A TOURIST zone advertising blitz bringing a swathe of eight-foot billboard drums to the Scottish capital has been challenged by residents and conservationists.

Edinburgh City Council has moved to tackle flyposting and provide a legitimate street platform for arts information by commissioning advertising drums in hotspots like the West End and Old Town and New Town.

However, the council's planners have recommended refusal for three out of seven of the planned 2.4 metre (7.9ft) cylinders and conservation groups and residents have raised concerns over the impact on the city's World Heritage Site.

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Terry Levinthal, director of the Cockburn Association heritage watchdog, said there is "little evidence" such advertising hoardings serve people seeking information in modern society.

He said: "We recognise the desire to help visitors and residents alike get information about what's happening in the city but that it's in the context of ever-increasing concerns about clutter."

Adam Wilkinson, director of Edinburgh World Heritage Trust, was also cautious but he said the drums had the potential to be "recognisable elements" in the city-scape like old police boxes.

He said: "We strongly encourage the reduction of street clutter, but we also recognise the need for facilities like this to prevent flyposting.

"The proper management of these columns will be vital – they can quickly become unattractive and untidy if it's a free-for-all and anyone can just stick up a poster."

However, he said: "The design and choice of materials is also extremely important.

"Much like Edinburgh's iconic police boxes designed by Ebenezer McCrae, these columns have the potential to become recognisable elements in the fabric of our city.

"They should be of a good quality, and appropriate for their surrounding historic environment."

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London-based City Centre Posters won the contract for the drums in the push against flyposting, which costs the council £300,000 to clean up a year, in October.

Its designs offer the choice of different tops for the drums, which were seen earlier in a pilot scheme, reflecting Scottish scenes such as heather-topped Arthur's Seat, Edinburgh Castle's Great Hall or the Forth Bridge.

Councillors are being asked to reject three drums, two in Castle Terrace and one at St Andrew Square, on the grounds they would have “unacceptable detrimental impact” on the locations.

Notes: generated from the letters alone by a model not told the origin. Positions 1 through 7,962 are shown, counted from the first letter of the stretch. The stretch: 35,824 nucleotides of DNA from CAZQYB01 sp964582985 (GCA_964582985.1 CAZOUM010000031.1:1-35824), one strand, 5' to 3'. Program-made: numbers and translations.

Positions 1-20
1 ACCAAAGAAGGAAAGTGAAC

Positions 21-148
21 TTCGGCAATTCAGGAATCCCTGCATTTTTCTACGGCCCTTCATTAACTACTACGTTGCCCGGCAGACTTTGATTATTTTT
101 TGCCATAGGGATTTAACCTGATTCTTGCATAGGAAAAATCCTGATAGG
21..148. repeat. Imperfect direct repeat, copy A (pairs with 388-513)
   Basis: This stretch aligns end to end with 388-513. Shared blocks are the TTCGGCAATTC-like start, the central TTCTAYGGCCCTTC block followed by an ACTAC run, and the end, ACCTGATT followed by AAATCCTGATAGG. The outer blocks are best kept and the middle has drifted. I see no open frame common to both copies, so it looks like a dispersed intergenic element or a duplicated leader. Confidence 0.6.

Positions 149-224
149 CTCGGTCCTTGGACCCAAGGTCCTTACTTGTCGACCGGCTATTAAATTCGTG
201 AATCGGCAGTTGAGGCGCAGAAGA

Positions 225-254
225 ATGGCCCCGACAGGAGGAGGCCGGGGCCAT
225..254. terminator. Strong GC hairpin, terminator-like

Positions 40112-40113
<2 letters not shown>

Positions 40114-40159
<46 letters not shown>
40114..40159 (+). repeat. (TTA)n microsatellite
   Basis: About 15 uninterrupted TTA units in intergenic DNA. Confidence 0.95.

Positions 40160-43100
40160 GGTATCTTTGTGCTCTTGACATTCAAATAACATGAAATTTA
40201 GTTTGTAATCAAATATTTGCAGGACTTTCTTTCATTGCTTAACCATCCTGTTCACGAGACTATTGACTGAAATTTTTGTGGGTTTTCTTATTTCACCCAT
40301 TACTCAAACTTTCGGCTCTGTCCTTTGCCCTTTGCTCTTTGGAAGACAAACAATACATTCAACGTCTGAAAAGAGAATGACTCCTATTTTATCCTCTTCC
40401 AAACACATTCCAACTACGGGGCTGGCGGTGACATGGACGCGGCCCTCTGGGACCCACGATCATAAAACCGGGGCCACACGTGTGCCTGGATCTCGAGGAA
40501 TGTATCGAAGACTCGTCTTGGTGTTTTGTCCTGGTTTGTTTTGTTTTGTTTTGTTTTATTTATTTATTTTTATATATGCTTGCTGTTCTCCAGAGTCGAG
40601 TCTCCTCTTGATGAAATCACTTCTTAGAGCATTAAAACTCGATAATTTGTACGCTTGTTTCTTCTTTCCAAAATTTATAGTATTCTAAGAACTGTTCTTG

Planners said "there are no issues" with drums in the Grassmarket, Festival Square, Morrison Street, Shandwick Place and Dalry Road at the junction with Haymarket.

Dozens of New Town residents voiced their concern over the St Andrew's Square cylinder, with Susan Fabbro, of Dundonald Street, saying: "I believe it is completely at odds with the historic environment of Edinburgh's World Heritage and would have a negative impact on its surroundings and specifically given the proximity of innumerable and magnificent listed buildings in the vicinity.

"What purpose does it serve other than commercial?

"Edinburgh is already littered with advertising boards on pavements and roads to the point of information overload."

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Alison Bruce, of Great King Street, said it would create "unnecessary visual and street clutter in a beautiful Georgian Square and public space" and Andrew Haddow, of East London Street, said the drum will have "an unacceptable detrimental impact due to the proximity to a number of a listed buildings".

A council spokeswoman said the cost of the contract with CCP was commercially confidential and the council is unable to comment on a live planning application.

However, a report to go before councillors today stated: "The advert drum is part of a programme of advert drums proposed across the city and there is currently a consultation event being run by the applicants on the design of the top of the drum.

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"The finished top to the drums are designed to replicate some structure within the city.

"The applicant, City Centre Posters is the successful bidder for the tendering process carried out by the council to select a company to install arts and culture advertising structures throughout the city."